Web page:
The spotlight was on the Bombay High Court in early May when one of its judges sat well past midnight hearing cases before the month-long summer break kicked in. While this was a rare occasion in the court’s 156-year history, the incident highlights the systemic issues common to courts in India. Ad hoc measures such as what the judge did, though laudable and well meaning, hardly resolve these issues. Instead, they can only be addressed through a transformation of court processes.
Two areas of concern
While there is general acceptance that the Indian judicial system suffers from case delay and the use of antiquated methods, the discourse on judicial reform remains focussed on areas such as appointments and vacancies. It is time that organisational barriers and court processes that also contribute to case delay are studied. We focus on two areas that greatly affect court efficiency: case listing practices and court infrastructure.
The need to scientifically determine how many cases should be listed per day cannot be stressed enough. It is not uncommon to see over 100 matters listed before a judge in a day. When a judge is pressed for time, not only does the quality of adjudication suffer but it also means that several cases will inevitably go unheard. Matters listed towards the end (usually cases near the final stage of hearing) tend to be left over at disproportionate rates and often end up getting stuck in the system.
The consequences are manifold, affecting judges, lawyers, registry staff and, ultimately, case disposal. The uncertainty around which cases will come up for hearing means neither judges nor lawyers can plan their preparation. This situation compels lawyers to waste time waiting in court and enables them to cite the simultaneous listing of multiple cases as an excuse for adjournments. Registry staff must manage the massive task of re-listing leftover matters in an already bulging docket, instead of streamlining case flow.
The second issue is infrastructure: from inadequate support staff for judges to the dearth of basic courtroom facilities. Without research and secretarial support, judges are unable to perform their functions in a timely manner. For instance, in a private interview, a judge said that even though he managed to hear close to 70 cases in a day, it took two days for the stenographers to finish typing the orders. A 2016 report published by the Supreme Court showed that existing infrastructure could accommodate only 15,540 judicial officers against the all-India sanctioned strength of 20,558. The lack of infrastructure also raises serious concerns about access to justice.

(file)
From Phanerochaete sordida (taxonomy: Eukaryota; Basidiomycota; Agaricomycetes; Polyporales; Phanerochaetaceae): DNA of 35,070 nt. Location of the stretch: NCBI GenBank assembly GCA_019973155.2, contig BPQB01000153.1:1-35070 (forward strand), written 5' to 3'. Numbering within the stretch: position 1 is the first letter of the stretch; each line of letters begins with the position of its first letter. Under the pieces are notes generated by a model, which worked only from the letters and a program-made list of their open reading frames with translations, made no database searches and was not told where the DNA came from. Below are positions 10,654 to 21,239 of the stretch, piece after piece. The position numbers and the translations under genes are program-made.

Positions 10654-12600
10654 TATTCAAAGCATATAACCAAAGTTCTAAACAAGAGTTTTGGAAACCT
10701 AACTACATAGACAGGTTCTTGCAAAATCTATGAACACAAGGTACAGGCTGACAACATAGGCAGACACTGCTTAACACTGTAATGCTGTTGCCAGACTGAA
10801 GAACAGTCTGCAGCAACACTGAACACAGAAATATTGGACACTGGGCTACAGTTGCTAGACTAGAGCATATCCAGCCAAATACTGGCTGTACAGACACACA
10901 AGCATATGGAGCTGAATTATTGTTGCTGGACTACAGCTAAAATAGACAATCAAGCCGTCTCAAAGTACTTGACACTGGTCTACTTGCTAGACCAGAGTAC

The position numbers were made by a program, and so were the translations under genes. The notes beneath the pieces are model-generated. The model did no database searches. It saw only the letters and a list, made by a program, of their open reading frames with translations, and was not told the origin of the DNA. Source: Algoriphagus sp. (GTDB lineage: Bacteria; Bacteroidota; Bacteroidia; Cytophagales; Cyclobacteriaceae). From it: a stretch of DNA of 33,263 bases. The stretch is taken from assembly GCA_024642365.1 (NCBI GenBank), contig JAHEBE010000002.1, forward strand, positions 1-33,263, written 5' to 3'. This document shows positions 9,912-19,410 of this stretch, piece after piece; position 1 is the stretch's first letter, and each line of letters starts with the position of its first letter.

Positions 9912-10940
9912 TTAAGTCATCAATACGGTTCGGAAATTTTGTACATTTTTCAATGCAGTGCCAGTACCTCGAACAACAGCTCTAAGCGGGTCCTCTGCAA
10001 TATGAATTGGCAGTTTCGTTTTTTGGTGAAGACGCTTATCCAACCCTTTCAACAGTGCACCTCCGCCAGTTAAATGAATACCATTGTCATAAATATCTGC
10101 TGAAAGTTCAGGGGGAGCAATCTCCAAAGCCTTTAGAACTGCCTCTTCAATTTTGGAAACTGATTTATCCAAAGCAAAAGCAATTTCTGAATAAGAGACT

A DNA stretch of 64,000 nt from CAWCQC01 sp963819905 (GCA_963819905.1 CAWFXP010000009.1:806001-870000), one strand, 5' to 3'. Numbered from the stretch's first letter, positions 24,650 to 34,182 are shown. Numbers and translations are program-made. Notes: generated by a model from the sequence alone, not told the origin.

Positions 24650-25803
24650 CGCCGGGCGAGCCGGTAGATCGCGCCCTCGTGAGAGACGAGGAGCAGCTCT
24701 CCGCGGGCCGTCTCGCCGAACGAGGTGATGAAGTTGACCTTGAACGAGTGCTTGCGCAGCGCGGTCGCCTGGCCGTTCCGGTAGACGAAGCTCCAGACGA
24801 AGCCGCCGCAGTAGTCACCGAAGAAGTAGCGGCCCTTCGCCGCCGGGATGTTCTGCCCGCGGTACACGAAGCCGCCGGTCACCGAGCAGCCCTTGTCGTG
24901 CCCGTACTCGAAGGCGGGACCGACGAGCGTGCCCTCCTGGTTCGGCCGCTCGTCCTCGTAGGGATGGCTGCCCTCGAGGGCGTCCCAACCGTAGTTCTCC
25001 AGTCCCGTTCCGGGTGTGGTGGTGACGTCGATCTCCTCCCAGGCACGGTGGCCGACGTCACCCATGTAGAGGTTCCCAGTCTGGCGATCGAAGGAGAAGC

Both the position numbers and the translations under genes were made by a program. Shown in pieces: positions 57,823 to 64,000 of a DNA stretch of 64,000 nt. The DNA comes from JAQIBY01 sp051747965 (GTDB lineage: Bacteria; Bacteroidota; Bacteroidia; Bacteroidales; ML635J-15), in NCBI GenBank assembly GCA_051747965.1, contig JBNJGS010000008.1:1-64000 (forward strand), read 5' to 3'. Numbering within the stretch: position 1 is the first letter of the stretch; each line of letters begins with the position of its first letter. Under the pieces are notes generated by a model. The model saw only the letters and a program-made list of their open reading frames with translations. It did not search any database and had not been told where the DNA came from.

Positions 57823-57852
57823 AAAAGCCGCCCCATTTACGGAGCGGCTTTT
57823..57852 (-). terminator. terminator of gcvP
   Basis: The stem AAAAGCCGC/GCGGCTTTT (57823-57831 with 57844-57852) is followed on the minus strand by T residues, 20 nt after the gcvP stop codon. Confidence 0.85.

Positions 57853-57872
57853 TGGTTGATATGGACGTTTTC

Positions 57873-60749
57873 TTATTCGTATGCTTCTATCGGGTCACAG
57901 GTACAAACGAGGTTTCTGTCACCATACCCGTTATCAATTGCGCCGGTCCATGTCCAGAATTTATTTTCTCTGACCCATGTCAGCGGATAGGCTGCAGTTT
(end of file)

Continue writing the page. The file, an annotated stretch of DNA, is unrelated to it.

A recent Vidhi study on district courts in the National Capital Region found that even basic needs such as drinking water, usable washrooms, seating and canteen facilities are often not available in court complexes.
Solutions for such challenges will require a fundamental shift in how courts are administered.
Looking at modernisation
Courts must become more open to applying management principles to optimise case movement and judicial time. In this, external support agencies competent in strategic thinking should be allowed to work with judicial officers to understand and help the institution function better. This is already a widely-adopted practice in executive departments across the country. Courts have partially realised this need and created dedicated posts for court managers (MBA graduates) to help improve court operations. But more often than not, court managers are not utilised to their full potential, with their duties restricted to organising court events and running errands.
Judicial policymakers will also have to expand their reliance on empirical data and courtroom technology. On the former, there appears to be little quantitative evidence available to back judicial policies, from how long cases at various stages actually stay in the case pipeline to audits of judicial infrastructure. Recording and analysing appropriate court-related data is thus the first step in addressing any problem that plagues courts — from arriving at reasonable case listing limits to improving infrastructure. Second, court processes must be modernised, and the role of technology is critical. Courts have taken various initiatives over the years to digitise case records and filing; the case information system (CIS) 2.0 is currently being implemented across the country. But as a judge rightly pointed out, using technology in courts cannot remain limited to digitising records alone but must affect how cases actually move through the system. Initiatives such as CIS must be supplemented with file-tracking and knowledge management systems, to help courts achieve an optimal level of functioning.
For courts in India to dispense speedy justice, there must be a change in leadership thought and the willingness to seek help where it is evidently required.
Amrita Pillai, Nitika Khaitan and Shriyam Gupta are Research Fellows at the Vidhi Centre for Legal Policy, Delhi